Barnsley, South Yorkshire.
December 2nd 1981.
"The noise within the ground is force of evidence of the football boom in this town...."
Take one step aside from the cliches of dark satanic mills, pensive colliery masts and flat cap and vest combinations for a moment and allow your senses to be seduced. Listen first to the throaty roar of that crowd packed into Oakwell in their heaving thousands. It lifts you off your feet and holds you there, sucks at your insides and blasts through in giant waves of static heat. Smoke rises from the terraces, so tightly packed, the thousands of heads look like pebbles packed onto an infinitely sloping beach. The night is darker than tar and an ephemeral fug hangs around the diagonal light cast by the giant floodlight pylons. There are almost 34,000 souls vying for legroom, stretching for a viewpoint, fighting for air in here on the shallow steps tonight. The atmosphere tears at your senses, vibrant, electric, and pulsing. For two hours they have been pouring down the hill from the town centre.
"The atmosphere tonight truly belongs to an age gone by..."
Cigarette smoke snakes through the icy air, as, down below on the impossibly green pitch, the teams emerge to a cascade of noise. It is in this South Yorkshire sweat-house that the willing men of Barnsley Football Club will do battle with their swanky upper class neighbours from across the mountain moors, First Division Manchester City. It is here that the night prepares to rip any doubters to shreds. Stand tall, clear your throats or be off with you back into the forbidding Yorkshire night. The noise lifts again, the whole place seems to tilt a little under the onslaught. The boys in Blue have never looked so utterly small and outnumbered. The away terrace, a giant open hill of rickety steps facing the chill blast of this November night, trembles a little too, with its 5,000 visitors from Lancashire. We try to raise some noise but it is carried away by the wind. The onslaught from all around us is loud and clear, however.
Barnsley, as today, a tough as teak second tier side, went on to knock City out of the League Cup that night. It was a very cold December, the year 1981. City, the FA Cup holders, experienced and keen to savour the twin towers of Wembley again, hardly stood a chance as that throbbing mass of folk sucked the ball from one side of the pitch to another. The leggy Tommy Hutchison was shackled by a man as solid as a pillar of granite, an upright centre half in the old mould of clatter and be clattered. Standing next to the impish Phil Boyer, his fluffy blond hair taking off in the squally Yorkshire night, Mick McCarthy could have been mistaken as something hued from stone cliffs. Boyer had never looked so impotent as on that occasion, dragged around by gusts of wind, buffeted by the expert attention of McCarthy. The Barnsley captain would a year later appear in the sky blue himself, brought in to help the faithful forget the departed Tommy Caton. But on this occasion, he dragged that Barnsley side to Olympian heights.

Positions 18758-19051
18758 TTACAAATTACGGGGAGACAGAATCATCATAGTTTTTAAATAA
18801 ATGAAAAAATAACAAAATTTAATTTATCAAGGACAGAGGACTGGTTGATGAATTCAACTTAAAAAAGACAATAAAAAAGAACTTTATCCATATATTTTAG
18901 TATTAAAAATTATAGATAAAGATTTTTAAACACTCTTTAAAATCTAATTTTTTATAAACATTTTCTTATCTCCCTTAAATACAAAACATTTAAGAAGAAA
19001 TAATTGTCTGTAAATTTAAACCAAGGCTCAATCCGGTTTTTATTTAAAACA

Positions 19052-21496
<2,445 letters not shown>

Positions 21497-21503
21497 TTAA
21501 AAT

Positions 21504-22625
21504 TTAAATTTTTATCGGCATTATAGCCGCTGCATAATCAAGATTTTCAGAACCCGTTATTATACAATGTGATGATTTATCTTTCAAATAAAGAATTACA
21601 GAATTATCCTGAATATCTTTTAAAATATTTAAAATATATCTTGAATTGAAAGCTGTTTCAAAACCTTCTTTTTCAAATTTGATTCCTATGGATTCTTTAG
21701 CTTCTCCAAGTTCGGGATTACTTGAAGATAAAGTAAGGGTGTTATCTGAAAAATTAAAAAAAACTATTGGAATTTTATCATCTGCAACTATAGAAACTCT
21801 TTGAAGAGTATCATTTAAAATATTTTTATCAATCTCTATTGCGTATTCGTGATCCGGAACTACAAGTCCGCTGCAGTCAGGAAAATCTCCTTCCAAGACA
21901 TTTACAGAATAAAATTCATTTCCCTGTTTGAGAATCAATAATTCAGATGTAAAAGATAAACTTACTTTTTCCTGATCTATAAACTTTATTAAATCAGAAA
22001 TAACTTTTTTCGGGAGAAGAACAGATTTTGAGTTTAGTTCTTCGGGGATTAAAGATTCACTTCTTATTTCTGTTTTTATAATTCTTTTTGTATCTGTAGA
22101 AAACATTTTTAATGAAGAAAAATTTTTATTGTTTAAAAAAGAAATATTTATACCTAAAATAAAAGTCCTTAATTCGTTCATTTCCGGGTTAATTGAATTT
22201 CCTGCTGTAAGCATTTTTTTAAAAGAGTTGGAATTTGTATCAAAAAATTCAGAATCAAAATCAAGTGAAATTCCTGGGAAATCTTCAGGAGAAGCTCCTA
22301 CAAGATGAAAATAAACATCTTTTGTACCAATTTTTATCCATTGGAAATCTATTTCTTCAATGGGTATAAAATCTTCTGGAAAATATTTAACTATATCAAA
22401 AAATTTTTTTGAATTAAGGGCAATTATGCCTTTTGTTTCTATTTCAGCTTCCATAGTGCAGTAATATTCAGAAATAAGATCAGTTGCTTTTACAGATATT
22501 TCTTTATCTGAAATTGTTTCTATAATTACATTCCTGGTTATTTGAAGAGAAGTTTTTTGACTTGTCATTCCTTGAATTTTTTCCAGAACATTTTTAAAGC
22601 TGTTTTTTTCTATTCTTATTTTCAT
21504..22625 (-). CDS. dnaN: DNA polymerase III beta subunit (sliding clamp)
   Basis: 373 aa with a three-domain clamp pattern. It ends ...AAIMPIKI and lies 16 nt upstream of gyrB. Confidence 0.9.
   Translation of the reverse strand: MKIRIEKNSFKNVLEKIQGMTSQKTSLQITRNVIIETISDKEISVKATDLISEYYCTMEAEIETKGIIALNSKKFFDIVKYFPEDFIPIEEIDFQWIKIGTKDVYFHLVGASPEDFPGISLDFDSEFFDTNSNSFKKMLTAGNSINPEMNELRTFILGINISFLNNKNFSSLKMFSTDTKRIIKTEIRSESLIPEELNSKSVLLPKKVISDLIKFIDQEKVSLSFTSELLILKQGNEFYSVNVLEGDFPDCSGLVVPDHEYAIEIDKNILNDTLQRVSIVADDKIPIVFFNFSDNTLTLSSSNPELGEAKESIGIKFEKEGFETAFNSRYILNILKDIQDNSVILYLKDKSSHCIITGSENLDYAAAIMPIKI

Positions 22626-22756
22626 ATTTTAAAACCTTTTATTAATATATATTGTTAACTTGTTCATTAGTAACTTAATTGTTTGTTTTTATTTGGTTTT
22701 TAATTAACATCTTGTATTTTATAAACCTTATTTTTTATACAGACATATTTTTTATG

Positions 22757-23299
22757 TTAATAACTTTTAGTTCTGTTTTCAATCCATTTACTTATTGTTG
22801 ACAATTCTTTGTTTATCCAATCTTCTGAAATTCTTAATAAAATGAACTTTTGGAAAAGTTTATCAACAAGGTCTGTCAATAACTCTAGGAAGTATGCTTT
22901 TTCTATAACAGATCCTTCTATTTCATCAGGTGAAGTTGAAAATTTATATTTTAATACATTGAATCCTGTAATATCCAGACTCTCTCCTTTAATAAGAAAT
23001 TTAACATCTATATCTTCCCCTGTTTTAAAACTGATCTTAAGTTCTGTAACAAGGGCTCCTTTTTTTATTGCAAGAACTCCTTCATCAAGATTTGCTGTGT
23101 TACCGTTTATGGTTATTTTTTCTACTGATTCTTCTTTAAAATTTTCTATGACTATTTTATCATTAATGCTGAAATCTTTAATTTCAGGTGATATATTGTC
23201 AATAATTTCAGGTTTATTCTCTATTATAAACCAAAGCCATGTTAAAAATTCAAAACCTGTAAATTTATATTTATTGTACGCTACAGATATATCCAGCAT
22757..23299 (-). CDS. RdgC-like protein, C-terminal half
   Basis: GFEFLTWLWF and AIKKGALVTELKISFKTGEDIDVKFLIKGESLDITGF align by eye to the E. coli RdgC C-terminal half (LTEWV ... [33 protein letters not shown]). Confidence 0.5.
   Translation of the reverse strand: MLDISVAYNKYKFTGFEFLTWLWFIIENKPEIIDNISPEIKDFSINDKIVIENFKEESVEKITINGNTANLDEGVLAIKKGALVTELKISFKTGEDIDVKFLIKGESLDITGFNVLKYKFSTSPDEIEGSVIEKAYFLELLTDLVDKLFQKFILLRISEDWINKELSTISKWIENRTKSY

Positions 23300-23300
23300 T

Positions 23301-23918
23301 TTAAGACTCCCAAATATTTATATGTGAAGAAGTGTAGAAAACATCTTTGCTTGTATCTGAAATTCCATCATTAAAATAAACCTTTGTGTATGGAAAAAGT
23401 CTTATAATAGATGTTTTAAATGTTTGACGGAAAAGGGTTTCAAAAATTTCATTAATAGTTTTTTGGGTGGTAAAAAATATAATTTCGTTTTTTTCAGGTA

He brought with him to Manchester an appetite for hard work and a natural honesty that blew new life into a freshly relegated City. McCarthy is the last player to swap Oakwell for Manchester City, but various forays into the lower leagues have allowed City to reaquaint themselves with Barnsley football club, who now stand between the Blues and a berth in this season's FA Cup semifinals. Indeed this very competition brought the two clubs together in an epic 1993 clash, decided by the speed and sure-footedness of David White, who scored twice from a total of a foot and a half from the goal-line in City's 2-0 fifth round win. The fall-out from both the ‘81 and the ‘93 cup games was a swift waning of power in City's legs. By 1983, City were in the old second division, playing Barnsley regularly as fellow incumbents of the lower echelons. In 1993, the success against the Tykes pushed City into an ill-fated quarterfinal with Tottenham, which featured the rare sights of pitch invasions, the only Nayim hat trick witnessed by humankind and so many dollops of steaming horse excrement on the Maine Road pitch, you would have thought you were watching the horse of the year show. Three years later, City were once again packing their bags for Oakwell to fulfill lower league obligations.
It is clear, then, that history warns opponents of Barnsley football club to sit up and pay attention. At no time, presume that this is some sort of cakewalk direct to the marble and steel of a Wembley semifinal. There is serious work to be done first, against a team with pedigree and pride. A team that will display no little grit and determination, as befits a side representing the tough old hilltop town of Barnsley. If the men of Manchester are to prevail, they will do well to remember the tales of '81 and '93 and take heed.
Barnsley, South Yorkshire.